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European Radiology

, Volume 12, Issue 2, pp 431–442 | Cite as

Imaging of acute traumatic injuries of the thoracic aorta

  • Max Wintermark
  • Stefan Wicky
  • Pierre Schnyder
Vascular-Interventional

Abstract.

Blunt traumatic aortic injuries are a major concern in the settings of high-speed deceleration accidents, since they are associated with a very high mortality rate; however, with prompt diagnosis and surgery, 70% of the patients with a blunt aortic lesion who reach the hospital alive will survive. This statement challenges the emergency radiologist in charge to evaluate the admission radiological survey in a severe chest trauma patient. With a 95% negative predictive value for the identification of blunt traumatic aortic lesions, plain chest film represents an adequate screening test. If aortography remains the gold standard, it tends, at least in hemodynamically stable trauma patients, to be replaced by spiral-CT angiography (SCTA), which demonstrates a 96.2% sensitivity, a 99.8% specificity, and a 99.7% accuracy. In unstable patients, trans-esophageal echography (TEE) plays a major diagnostic role. Knowledge of advantages and pitfalls of these imaging techniques, as reviewed in this article, will help the emergency radiologist to choose the appropriate algorithm in the diagnosis of traumatic aortic injury, for each trauma patient.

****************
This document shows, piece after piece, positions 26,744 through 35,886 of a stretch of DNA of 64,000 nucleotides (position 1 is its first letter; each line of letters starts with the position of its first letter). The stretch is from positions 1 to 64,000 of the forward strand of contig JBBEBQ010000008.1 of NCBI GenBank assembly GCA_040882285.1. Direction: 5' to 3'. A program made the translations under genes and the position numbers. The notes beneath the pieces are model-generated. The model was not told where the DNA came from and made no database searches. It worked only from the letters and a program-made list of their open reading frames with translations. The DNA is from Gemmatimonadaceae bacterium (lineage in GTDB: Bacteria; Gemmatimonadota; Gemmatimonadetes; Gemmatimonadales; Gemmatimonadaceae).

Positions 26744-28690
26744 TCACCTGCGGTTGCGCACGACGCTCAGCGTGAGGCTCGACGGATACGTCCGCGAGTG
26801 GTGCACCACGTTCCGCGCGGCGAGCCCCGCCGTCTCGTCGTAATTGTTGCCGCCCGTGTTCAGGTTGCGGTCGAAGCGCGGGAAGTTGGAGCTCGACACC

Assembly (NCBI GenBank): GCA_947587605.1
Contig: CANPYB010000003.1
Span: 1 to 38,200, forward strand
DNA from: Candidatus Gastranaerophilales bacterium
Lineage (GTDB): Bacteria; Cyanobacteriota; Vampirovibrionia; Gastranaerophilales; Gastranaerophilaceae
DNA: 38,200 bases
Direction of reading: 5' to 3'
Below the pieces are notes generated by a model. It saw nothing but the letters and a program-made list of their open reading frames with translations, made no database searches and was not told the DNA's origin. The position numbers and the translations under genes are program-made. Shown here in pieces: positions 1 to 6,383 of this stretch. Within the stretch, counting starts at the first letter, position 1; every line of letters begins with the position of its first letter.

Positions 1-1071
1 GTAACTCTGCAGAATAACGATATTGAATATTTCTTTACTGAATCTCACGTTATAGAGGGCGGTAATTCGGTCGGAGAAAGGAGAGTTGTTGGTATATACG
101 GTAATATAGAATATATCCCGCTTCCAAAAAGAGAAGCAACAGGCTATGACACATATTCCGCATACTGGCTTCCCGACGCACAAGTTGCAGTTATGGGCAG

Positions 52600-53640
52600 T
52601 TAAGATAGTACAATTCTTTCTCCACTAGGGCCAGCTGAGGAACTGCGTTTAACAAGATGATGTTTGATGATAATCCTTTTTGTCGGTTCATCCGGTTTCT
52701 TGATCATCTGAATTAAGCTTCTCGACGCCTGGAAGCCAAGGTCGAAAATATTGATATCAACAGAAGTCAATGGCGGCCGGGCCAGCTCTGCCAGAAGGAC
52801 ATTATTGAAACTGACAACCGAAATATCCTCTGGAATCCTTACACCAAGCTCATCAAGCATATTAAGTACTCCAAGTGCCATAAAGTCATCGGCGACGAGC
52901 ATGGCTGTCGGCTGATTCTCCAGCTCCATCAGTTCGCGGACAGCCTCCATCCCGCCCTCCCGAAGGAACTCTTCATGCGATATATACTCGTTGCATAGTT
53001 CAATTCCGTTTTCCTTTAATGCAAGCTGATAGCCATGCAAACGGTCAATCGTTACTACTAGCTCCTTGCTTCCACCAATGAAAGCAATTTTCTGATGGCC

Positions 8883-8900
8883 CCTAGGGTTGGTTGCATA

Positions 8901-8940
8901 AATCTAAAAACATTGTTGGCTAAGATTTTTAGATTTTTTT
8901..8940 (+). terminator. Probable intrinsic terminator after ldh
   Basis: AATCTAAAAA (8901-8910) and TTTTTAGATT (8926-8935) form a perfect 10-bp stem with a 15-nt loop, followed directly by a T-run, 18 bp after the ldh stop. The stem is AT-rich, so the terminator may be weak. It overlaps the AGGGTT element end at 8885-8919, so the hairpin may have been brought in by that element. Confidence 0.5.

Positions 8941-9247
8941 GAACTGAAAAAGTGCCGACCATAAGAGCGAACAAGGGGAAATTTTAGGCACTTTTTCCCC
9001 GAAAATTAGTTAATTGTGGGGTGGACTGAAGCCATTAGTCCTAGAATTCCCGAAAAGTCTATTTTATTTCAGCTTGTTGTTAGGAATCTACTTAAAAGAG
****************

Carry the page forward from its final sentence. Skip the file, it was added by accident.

Wounds and injuries Thoracic injuries Aortic rupture Diagnostic imaging X-ray CT Emergency treatment 

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Copyright information

© Springer-Verlag 2001

Authors and Affiliations

  • Max Wintermark
    • 1
  • Stefan Wicky
    • 1
  • Pierre Schnyder
    • 1
  1. 1.Department of Diagnostic and Interventional Radiology, University Hospital, CHUV–BH10, 1011 Lausanne, SwitzerlandSwitzerland

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